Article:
Last.fm is available for a diverse range of devices from Android and iPhone to Onkyo and Denon & Marantz AV receivers.
Like Pandora, Last.fm is a largely ad-supported music discovery site--and it will remain so on the main website--but the staff decided that the same model was not as viable on mobile and other non-PC platforms. Radio will still be free to stream via the main site and the desktop client in the US, UK and Germany; oddly enough, Xbox Live and Windows Mobile 7 users will still have free access in the US and UK. I guess Android and iPhone, only the two biggest smartphones in the world, get shafted here.
For $3 per month (“the cost of a fancy coffee,” in the company’s words), users can access the service from anywhere without ads. Additionally, paid users can see recent visitors to their profile and access the new VIP zone, which offers more charts, graphs and other goodies from the Last.fm Labs.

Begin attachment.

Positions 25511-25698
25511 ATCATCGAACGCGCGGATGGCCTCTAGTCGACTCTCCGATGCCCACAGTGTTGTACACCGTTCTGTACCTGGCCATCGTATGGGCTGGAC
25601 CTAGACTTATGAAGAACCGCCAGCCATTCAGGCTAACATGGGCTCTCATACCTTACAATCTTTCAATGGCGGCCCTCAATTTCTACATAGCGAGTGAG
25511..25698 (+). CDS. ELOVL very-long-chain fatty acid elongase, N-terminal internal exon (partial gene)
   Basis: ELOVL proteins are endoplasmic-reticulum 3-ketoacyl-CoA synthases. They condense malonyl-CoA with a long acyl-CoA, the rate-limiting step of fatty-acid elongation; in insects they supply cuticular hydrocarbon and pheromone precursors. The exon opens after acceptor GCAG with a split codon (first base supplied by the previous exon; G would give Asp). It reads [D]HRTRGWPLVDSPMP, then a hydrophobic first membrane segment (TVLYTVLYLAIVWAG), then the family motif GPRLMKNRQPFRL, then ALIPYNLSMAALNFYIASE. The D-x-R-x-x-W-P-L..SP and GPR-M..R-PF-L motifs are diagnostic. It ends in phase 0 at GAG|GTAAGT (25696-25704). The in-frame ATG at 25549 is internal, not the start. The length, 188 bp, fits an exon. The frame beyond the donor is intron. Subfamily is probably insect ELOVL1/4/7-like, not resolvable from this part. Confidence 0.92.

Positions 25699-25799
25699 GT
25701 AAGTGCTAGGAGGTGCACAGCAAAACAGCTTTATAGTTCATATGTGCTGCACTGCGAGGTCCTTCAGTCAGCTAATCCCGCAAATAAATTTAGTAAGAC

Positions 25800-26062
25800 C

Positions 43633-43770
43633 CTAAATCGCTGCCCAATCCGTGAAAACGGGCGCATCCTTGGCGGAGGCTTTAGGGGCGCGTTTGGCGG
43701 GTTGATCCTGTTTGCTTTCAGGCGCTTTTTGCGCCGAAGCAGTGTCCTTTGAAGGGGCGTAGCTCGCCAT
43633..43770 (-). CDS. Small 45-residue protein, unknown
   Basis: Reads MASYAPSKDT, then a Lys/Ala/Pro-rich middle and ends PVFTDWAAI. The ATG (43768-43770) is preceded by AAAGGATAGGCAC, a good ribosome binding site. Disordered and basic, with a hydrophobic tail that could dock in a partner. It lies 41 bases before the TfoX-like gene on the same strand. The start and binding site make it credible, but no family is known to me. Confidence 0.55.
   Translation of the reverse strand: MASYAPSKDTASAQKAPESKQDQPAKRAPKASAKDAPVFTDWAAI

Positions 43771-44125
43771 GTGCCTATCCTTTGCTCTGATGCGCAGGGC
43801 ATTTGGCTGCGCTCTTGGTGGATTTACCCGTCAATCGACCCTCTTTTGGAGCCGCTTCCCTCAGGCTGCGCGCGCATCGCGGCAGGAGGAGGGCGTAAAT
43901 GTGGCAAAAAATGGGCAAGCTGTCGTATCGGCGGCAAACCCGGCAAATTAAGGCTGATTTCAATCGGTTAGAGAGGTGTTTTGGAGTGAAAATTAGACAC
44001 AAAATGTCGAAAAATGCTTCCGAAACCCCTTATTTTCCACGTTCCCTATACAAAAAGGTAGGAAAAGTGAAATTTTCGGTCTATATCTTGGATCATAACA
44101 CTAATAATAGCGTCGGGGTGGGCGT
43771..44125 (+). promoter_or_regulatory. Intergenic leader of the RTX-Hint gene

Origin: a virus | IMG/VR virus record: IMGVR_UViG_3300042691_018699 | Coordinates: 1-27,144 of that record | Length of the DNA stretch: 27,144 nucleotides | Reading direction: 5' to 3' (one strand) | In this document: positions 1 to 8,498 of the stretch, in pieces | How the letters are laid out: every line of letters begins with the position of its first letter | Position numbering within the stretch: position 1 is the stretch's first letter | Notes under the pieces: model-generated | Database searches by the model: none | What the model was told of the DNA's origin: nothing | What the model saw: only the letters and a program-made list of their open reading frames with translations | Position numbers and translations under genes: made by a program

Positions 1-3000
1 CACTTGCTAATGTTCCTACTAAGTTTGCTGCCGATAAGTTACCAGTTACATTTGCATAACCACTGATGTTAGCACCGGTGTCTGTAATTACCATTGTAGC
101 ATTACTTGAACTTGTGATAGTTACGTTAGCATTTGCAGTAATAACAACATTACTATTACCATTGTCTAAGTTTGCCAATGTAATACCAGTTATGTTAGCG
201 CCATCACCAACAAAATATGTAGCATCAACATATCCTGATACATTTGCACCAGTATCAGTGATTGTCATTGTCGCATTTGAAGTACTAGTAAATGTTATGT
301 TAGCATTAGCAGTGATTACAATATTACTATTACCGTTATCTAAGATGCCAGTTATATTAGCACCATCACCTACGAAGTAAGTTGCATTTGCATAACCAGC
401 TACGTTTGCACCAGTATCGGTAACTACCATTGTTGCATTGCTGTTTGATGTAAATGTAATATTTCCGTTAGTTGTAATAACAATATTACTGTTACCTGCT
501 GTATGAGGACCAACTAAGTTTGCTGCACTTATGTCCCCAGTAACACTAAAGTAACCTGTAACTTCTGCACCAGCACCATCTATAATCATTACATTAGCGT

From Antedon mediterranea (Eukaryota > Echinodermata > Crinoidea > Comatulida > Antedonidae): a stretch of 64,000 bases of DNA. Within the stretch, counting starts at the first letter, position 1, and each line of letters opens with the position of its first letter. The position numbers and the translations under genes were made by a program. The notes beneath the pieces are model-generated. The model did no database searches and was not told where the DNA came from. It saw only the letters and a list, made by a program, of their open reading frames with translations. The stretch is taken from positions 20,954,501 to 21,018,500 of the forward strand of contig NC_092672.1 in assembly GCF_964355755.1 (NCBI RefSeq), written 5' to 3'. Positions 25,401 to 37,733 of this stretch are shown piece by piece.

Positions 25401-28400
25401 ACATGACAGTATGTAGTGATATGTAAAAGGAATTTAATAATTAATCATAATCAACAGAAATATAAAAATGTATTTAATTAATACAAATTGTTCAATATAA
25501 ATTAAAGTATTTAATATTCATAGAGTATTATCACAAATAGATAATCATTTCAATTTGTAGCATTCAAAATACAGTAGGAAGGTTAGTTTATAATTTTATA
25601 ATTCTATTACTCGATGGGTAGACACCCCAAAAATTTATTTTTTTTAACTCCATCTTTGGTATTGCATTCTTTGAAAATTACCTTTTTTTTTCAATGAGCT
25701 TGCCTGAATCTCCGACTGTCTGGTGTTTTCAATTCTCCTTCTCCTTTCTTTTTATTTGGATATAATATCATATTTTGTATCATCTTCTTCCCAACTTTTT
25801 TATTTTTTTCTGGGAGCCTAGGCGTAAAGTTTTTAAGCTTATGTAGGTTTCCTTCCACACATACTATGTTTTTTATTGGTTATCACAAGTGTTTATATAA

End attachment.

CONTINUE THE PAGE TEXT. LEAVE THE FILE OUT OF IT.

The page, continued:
“We believe our radio -whether it’s a personalised station or artist and tag radio – is the best in the world and we’re proud of the depth and range of our catalogue of music from major labels, indies and unsigned artists,” wrote staff member Matthew Hawn in a blog post. “We’re committed to building Last.fm into a bigger service that gives listeners the best music discovery experience anywhere while financially supporting and promoting the artists who make the music we love.”
Of course, there’s another online radio service that think it’s the best in the world: Pandora. Easily Last.fm’s biggest competitor, Pandora still offers free listening on its website and mobile devices, but non-paying users are limited to 40 hours per month and must listen to ads every few songs. Pandora One subscribers pay $36 per year (same as Last.fm) for unlimited listening, no ads and higher quality audio (192 kbps).
The big difference is that Last.fm provides a wide range of other features, like artist pages, event pages and “scrobbling,” by which the service records the music you listen to in real-time.